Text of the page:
Visiting Ohiopyle State Park – 2.28.2015
This past Saturday, the last day of February, I decided to brave the cold and spend the day hiking around Ohiopyle State Park in search of frozen waterfalls.
I arrived at the Ferncliff Parking Area at 0630. The dash thermometer was reading 6 below zero, but I was reasonably well prepared with multiple layers of clothing, microspikes on my boots, and multiple spare batteries for the camera.
I proceeded down the Ferncliff Trail along the Yough to the Ohiopyle Falls overlook, opposite the new Visitors Center. I was hoping to catch a good sunrise, but the clear blue skies didn't bode well for a photogenic background (clouds are what make for an interesting sunrise shot, in my opinion). So after shooting a few frames to capture the predawn mist over the falls, I returned to the car and drove the 5 minutes to the Cucumber Falls parking area.
I was surprised to find no one else there on a Saturday, even at that early hour.
I descended the staircase down to the stream and spent some time exploring a few different points of view. By this time the sun had risen enough to put a nice golden glow on the trees around the top of the falls, so I concentrated on vertical compositions to capture as much of the trees/sky as I could, along with the frozen mass of ice that is currently the "falls".
After a half hour or so here, I got back in the car and headed to the Jonathan Run trail head parking area. I was pleasantly surprised to find the parking area plowed out (kudos to the Ohiopyle staff for that), but not surprised to find it empty.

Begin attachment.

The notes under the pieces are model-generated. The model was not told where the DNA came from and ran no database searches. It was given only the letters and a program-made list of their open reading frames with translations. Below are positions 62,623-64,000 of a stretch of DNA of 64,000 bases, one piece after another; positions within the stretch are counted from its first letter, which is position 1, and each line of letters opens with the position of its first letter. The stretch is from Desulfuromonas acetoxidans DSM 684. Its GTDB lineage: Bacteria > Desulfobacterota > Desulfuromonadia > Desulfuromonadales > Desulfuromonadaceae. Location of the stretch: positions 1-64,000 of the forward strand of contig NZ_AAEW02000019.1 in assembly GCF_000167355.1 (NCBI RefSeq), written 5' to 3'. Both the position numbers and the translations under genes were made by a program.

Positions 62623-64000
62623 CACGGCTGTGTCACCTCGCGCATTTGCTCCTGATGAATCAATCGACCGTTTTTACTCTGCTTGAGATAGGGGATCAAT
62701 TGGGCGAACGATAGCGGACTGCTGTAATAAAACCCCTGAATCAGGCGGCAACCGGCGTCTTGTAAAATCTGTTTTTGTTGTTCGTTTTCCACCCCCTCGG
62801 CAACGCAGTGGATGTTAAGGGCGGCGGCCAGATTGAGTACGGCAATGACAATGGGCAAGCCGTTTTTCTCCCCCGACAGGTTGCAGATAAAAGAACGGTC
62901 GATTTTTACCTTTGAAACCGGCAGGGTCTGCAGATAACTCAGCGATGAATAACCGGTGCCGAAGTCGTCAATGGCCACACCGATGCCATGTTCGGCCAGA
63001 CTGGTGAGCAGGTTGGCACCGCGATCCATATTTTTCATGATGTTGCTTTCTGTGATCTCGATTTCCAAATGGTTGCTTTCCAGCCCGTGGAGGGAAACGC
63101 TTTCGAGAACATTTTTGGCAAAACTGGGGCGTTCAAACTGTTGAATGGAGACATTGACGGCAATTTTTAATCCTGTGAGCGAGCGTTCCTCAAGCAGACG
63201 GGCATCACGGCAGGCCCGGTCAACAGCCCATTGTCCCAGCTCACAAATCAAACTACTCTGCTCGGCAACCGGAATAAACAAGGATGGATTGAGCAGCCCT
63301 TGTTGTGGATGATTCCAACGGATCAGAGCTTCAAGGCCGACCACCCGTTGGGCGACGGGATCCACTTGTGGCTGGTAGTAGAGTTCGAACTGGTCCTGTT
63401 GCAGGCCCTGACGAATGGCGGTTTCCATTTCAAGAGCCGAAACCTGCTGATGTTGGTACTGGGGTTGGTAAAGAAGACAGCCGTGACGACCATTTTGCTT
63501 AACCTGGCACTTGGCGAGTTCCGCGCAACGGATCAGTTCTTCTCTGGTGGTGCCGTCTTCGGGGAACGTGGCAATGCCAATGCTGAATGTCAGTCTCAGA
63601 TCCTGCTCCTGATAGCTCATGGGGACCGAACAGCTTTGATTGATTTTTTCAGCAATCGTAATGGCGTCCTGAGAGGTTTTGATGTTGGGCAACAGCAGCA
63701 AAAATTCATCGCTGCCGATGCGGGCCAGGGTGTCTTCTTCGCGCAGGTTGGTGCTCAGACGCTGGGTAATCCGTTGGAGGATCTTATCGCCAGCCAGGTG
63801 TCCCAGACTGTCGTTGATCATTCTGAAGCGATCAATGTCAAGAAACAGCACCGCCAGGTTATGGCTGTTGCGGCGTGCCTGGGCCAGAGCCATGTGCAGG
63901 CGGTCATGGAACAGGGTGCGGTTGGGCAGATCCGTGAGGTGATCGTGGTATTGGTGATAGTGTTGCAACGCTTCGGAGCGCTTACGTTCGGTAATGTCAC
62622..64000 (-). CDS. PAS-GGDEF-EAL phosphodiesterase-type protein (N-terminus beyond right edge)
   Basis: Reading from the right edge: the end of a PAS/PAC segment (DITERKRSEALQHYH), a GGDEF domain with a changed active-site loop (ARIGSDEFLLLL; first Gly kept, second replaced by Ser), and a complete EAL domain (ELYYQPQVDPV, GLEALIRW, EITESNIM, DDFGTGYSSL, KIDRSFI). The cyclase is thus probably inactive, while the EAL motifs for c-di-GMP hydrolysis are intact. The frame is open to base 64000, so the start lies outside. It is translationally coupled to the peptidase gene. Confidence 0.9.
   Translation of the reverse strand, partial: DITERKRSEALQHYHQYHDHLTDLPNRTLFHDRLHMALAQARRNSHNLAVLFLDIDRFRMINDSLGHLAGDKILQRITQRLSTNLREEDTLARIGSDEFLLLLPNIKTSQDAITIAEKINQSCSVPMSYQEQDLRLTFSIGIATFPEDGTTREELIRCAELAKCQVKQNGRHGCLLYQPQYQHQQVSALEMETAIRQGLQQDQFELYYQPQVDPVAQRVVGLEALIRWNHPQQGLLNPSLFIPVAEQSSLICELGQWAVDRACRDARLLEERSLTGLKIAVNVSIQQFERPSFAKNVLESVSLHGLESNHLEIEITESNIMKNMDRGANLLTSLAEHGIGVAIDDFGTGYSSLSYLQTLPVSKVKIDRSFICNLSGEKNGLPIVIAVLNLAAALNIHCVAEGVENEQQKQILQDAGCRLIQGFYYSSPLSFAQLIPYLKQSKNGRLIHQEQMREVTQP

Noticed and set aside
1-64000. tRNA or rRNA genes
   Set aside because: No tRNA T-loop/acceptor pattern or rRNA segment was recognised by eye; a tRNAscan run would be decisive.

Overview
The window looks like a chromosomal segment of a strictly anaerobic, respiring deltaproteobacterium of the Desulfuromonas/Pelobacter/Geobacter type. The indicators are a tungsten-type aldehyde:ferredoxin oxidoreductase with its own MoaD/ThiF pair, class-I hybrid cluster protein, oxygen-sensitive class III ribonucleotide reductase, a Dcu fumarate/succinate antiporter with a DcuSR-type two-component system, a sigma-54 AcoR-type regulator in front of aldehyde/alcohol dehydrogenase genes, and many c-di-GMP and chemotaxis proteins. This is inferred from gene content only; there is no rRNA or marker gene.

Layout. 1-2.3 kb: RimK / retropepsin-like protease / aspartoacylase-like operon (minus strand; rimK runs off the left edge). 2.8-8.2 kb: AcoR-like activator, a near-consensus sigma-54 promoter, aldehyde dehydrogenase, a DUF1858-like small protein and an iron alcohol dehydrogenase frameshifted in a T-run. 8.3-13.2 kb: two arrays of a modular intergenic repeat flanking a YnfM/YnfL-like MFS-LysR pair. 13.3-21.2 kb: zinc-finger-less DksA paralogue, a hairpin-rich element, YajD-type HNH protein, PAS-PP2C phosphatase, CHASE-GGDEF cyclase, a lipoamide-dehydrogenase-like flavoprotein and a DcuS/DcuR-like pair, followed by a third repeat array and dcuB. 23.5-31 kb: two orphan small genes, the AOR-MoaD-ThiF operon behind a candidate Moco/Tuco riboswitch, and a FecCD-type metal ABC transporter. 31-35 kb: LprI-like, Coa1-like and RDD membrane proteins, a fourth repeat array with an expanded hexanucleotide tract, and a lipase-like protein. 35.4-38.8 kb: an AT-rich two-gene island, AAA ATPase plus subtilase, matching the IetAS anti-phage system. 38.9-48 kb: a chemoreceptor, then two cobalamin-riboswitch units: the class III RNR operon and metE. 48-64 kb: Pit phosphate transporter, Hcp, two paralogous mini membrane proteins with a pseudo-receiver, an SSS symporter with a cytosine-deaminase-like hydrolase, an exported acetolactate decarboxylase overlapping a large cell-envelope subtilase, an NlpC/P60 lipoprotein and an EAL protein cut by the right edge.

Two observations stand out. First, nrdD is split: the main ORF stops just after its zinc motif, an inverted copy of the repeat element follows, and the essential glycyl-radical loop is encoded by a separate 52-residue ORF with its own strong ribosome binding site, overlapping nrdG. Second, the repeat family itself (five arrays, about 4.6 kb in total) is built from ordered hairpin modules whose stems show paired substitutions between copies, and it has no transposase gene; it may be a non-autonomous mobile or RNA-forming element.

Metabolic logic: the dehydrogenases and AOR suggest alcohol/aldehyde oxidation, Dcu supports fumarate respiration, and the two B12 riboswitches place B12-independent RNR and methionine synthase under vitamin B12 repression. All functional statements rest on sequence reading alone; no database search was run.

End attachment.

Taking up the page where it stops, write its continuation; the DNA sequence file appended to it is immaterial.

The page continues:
The hike from the parking area to Upper Jonathan Run Falls took me about 40 minutes through the ankle deep snow, about 10 minutes longer than it would spring-fall.
Upper Jonathan Run Falls was frozen solid, as I expected. The sun was peaking through the trees and that made for a neat shot, but I didn't spend a great deal of time here, maybe 20 minutes. Then it was downstream to Lower Jonathan Run falls.
I wasn't sure if I'd be able to make it down the steep banks to Lower Jonathan Run Falls, but after laying eyes on it, I decided to have a go at it. I found that the snow actually helped me with footing as it gave my boots/spikes something to dig into.
Once down at stream level, I spent a good 40 minutes here, working the different angles/compositions.
Carefully climbing back up out of the ravine, I made my way on down the trail to where it hits the GAP bike path, hung a left, and made my way over to Sugar Run Falls. This was probably the least photogenic of the falls that day, as the ice formations were covered over by a blanket of snow.
I spent maybe 10 minutes at Sugar Run Falls before back tracking to the bike path and down the trail a few minutes further to the Wall of Ice as I call it, which forms there every winter. It's quite impressive in person, and even though I've been subjected to countless viewings of "Frozen", I can still appreciate it.
After shooting some selfies at the Wall of Ice, I made my way back up the Jonathan Run Trail to the warmth of the car and headed back home, content with another great day in the woods.
Until next time - keep thinking Spring!